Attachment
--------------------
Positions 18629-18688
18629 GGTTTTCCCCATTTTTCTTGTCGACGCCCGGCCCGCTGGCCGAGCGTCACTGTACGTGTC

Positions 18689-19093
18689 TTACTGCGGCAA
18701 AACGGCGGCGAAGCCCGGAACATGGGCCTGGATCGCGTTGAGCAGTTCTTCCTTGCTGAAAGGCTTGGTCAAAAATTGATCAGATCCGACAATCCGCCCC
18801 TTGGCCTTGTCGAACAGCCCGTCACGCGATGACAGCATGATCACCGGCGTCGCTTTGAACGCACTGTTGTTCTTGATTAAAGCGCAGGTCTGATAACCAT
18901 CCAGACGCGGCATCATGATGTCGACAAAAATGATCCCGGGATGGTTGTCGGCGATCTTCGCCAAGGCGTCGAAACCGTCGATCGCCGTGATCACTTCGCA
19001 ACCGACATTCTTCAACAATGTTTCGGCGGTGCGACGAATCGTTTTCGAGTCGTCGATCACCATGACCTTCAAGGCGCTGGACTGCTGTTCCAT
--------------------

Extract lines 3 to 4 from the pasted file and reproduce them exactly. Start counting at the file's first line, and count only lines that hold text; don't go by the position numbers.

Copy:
Positions 18689-19093
18689 TTACTGCGGCAA